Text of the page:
And because the Vintage player base is so minuscule and does not generate much revenue for the company (if any revenue at all), why should WotC pay any attention to this format? The officers and employees of the company have a fiduciary duty to the shareholders to allocate capital and other resources properly and efficiently. From this perspective many conversations held here at MD about banning/restricting cards in Vintage are just complete nonsense. Yes, there are Vintage enthusiasts at the company and outside, however WotC is not a charity organization. Vintage is important for us as players who have some nostalgic attachments to old memories or younger players who want to be cool and play some retro-card with older boys, but does WotC care about this?
Anyway, I think it is inevitable to see more restrictions in the future. They will lag new printings, but such as a reflective nature of the process. Some vintage decks already look like EDH decks with only a few cards at 4x, so the discussion is not about what should be restricted, but when each of the pillar-cards will be restricted.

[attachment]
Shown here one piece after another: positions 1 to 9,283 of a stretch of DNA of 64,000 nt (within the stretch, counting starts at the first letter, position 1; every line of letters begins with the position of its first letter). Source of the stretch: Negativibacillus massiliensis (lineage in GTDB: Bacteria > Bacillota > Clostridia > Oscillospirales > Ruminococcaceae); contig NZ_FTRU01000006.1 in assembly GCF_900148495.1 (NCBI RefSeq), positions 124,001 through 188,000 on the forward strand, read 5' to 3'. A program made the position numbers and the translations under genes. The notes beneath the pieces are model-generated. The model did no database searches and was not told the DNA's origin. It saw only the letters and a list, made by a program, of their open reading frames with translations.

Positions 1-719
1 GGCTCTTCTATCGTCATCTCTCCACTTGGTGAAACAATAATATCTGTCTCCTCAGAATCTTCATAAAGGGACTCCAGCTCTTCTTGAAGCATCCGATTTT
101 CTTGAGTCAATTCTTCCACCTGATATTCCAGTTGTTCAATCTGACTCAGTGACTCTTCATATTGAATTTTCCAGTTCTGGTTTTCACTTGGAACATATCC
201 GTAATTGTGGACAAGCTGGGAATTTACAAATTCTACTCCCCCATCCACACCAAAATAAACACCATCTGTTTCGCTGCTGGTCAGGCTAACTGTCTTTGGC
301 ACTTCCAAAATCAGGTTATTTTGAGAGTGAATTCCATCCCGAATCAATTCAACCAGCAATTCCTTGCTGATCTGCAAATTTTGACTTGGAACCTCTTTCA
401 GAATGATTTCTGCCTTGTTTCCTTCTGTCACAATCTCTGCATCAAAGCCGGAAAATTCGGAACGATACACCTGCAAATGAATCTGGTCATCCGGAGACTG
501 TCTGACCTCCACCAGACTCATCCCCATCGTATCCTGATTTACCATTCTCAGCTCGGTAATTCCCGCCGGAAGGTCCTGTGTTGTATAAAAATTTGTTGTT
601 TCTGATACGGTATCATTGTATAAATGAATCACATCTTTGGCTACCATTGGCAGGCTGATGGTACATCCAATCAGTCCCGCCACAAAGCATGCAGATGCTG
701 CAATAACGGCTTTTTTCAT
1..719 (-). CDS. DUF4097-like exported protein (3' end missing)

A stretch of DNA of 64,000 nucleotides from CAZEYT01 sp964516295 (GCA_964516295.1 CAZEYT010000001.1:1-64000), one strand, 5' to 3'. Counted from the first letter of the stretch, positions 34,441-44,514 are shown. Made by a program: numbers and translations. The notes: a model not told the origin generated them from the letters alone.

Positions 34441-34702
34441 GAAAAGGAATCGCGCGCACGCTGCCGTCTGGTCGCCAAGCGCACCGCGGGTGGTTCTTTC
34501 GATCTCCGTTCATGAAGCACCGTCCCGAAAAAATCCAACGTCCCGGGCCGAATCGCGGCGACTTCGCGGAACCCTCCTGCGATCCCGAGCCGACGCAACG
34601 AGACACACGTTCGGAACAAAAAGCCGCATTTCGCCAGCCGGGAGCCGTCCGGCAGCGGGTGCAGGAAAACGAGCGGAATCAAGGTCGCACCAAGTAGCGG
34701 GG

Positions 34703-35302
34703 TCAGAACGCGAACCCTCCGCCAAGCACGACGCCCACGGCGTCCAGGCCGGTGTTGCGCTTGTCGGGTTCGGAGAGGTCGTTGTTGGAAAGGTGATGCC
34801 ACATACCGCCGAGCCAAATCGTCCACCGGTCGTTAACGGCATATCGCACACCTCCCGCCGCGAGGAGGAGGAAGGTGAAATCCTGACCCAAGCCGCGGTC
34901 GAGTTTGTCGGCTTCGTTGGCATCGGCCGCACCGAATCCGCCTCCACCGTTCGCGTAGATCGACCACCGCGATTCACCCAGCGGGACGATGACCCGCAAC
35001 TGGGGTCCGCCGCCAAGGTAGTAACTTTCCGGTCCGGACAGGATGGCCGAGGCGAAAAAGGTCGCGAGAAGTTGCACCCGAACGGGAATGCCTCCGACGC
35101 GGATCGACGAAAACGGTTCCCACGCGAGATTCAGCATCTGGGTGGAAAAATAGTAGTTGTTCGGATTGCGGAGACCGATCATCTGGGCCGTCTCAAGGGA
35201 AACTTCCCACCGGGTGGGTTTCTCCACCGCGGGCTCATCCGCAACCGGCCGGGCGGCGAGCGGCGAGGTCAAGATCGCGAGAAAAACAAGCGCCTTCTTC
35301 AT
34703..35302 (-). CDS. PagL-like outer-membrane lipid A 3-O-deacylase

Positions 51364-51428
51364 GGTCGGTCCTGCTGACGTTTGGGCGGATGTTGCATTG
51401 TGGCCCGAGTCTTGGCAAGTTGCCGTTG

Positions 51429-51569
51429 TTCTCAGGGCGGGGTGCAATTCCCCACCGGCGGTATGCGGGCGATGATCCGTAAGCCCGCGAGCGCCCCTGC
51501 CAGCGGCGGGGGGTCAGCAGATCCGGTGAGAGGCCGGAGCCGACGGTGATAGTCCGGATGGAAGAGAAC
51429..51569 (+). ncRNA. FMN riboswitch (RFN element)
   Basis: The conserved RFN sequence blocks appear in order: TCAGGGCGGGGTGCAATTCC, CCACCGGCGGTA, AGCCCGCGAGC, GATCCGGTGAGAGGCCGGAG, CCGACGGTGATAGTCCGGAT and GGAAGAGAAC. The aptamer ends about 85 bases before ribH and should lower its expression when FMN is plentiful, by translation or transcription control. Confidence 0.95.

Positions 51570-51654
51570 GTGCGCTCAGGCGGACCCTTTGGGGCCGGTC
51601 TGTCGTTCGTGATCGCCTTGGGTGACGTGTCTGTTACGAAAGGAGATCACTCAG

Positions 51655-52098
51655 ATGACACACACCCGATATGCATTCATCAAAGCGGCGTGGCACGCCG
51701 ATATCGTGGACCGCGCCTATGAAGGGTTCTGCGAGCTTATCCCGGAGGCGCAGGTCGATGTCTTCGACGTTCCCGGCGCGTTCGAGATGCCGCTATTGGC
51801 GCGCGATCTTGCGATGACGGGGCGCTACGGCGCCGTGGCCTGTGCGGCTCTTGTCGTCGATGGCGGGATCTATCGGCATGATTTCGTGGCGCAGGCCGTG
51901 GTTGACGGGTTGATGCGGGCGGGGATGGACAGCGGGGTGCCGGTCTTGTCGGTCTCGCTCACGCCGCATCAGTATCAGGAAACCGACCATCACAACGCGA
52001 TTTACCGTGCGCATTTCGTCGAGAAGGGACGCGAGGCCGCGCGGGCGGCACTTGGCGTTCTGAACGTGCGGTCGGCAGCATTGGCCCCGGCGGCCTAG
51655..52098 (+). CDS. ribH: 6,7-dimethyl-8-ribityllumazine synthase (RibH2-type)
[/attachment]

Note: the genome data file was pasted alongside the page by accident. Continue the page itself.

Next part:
@chronatog I cannot agree more, except now Wizards/DCI gets to look at Daily sanctioned vintage results of at least 12 people combined with weekly "premier" events that draw 40-60ish via MTGO. They are well within their rights to completely ignore non-sanctioned proxy paper vintage and focus only on the digital product where they are not a slave to the reserved list and can actually make money off this medium. One big event per year (NA Champs) can help put the spotlight on specific Meta issues (assuming they even shake themselves out in a single event/T8...) but the fact is that MTGO is the biggest and most consistent supplier of Vintage Data, and that data says that something should probably change, and probably change drastically.
MTGO allowing for more efficient metagame "solving" and the inevitable power creep that comes with keeping a global card game floating for going on 30 years may ultimately be the slow "death by 1000 cuts" for the Vintage format as we know it.
The sky didn't fall when Brainstorm was restricted.
The sky won't fall when Workshop is.